Germany has reached a deal with the European Union to allow the continued sale of new ICE cars in the bloc from 2035 as long as they're running on e fuel.
Sales of new ICE cars were set to be totally banned from 2035 through legislation enforcing a 100 percent reduction in CO2 emissions from all new vehicles sold.
The final vote on the law – previously expected to be a formality – was postponed after German and Italian diplomats raised objections to the legislated shift to electric cars, demanding an exemption for e fuel.
E fuels are made from captured CO2 and hydrogen
Italy wants a guarantee for biofuels
Volkswagen’s Porsche has invested in e-fuel technology
The move towards e fuels
E fuels are made from CO2 captured from the atmosphere and hydrogen, and so are claimed to be carbon-neutral by their backers.
The integration of e fuel into the EU’s plan to reduce emissions from transport is likely to be welcomed by manufacturers such as Ferrari, Lamborghini and Porsche, famed for their combustion engines.
Porsche, in particular, has been a key driver behind the technology in recent years, having invested $75 million in Chilean firm Highly Innovative Fuels (HIF). However, Porsche currently has no plans to sell the fuel to motorists, reserving it for "lighthouse" projects like the Supercup, as well as its customer-facing experience centres.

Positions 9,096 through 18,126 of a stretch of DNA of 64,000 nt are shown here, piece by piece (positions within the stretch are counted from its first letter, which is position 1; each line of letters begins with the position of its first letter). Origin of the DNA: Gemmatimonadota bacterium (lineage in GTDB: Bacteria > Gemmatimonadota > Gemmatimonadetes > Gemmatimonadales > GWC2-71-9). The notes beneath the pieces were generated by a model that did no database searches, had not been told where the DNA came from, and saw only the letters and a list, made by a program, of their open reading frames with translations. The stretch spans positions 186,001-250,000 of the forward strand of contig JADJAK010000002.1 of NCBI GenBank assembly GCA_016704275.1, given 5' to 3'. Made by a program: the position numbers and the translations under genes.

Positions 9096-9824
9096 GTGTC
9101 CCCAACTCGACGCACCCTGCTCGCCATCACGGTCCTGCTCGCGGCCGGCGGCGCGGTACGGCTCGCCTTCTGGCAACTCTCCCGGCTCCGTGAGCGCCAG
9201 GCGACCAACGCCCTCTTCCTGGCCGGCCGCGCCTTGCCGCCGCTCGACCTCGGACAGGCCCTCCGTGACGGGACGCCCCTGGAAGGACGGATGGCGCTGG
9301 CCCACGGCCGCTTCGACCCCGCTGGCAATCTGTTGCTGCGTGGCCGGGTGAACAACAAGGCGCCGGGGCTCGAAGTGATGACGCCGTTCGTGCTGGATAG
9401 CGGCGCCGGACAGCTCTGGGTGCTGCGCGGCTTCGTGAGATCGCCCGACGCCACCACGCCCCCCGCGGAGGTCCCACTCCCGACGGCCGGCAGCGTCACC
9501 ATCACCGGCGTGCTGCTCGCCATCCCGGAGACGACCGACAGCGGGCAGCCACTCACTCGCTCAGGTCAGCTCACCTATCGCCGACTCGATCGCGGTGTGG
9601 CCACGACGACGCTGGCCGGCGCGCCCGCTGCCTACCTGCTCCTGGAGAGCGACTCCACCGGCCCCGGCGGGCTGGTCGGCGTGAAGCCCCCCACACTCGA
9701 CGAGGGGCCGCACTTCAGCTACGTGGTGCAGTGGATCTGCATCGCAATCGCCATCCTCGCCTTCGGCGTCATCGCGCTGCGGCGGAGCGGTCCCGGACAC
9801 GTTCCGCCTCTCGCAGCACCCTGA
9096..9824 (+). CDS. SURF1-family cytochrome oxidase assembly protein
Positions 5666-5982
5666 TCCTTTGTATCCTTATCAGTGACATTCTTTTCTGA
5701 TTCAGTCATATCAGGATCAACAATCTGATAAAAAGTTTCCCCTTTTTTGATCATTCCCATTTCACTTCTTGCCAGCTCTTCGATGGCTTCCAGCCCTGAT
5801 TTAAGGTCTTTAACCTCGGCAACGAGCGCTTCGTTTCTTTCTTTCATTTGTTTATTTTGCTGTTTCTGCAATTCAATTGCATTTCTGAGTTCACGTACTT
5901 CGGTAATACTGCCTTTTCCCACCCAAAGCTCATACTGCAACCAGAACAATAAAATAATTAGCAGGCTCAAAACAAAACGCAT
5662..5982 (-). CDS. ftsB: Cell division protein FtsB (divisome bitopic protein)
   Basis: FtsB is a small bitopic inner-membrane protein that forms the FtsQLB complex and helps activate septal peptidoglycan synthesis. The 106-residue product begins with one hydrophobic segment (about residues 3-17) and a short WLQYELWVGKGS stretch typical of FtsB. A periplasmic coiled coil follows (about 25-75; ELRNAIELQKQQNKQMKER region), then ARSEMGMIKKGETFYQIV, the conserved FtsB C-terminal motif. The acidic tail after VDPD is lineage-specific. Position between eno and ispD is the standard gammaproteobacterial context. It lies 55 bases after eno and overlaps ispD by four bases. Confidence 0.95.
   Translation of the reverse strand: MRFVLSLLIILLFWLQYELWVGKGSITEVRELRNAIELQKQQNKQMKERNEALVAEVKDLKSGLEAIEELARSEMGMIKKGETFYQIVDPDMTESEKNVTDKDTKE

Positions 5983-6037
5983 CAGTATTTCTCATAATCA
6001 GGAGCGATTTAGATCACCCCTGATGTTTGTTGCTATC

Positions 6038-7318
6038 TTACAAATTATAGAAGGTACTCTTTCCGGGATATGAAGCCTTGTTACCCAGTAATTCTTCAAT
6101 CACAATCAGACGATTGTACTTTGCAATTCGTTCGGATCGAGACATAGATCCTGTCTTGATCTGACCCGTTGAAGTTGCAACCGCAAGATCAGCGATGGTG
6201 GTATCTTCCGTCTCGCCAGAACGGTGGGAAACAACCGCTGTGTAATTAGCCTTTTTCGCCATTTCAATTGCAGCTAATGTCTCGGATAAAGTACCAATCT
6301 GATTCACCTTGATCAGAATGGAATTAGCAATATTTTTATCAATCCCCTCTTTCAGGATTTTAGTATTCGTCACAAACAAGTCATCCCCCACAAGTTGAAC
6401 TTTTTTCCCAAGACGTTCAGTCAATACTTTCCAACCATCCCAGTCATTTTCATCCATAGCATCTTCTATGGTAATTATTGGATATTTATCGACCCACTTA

In their current form, e fuels are also prohibitively expensive for many. For example, British firm Coryton’s fuel, used in Prodrive’s Hunter T1+ Dakar rally-raider, costs roughly twice as much as regular unleaded petrol.
The opposition to e fuel
The support of German diplomats secured by the promised integration of e fuel means the final vote on the legislation is now expected to pass. German transport minister Volker Wissing said on Twitter: “Vehicles with combustion engines can also be newly registered after 2035 if they only use CO2-neutral fuels.”
This is despite further objections from Italy, which is reportedly seeking additional guarantees for the use of biofuels (made from biomass, such as wood waste). However, it doesn't alone form a large enough barrier to block the legislation.
Critics also point out that e fuel requires more energy than is needed to power battery electric vehicles on a per-mile basis, and that they don't completely erase local tailpipe emissions, as electric vehicles do.
Volkswagen brand boss Thomas Schafer recently called the debate over e fuel “unnecessary noise”. With Volkswagen planning to phase out ICE cars in 2033, he asked: “So why spend a fortune on old technology that doesn’t give you any benefit?”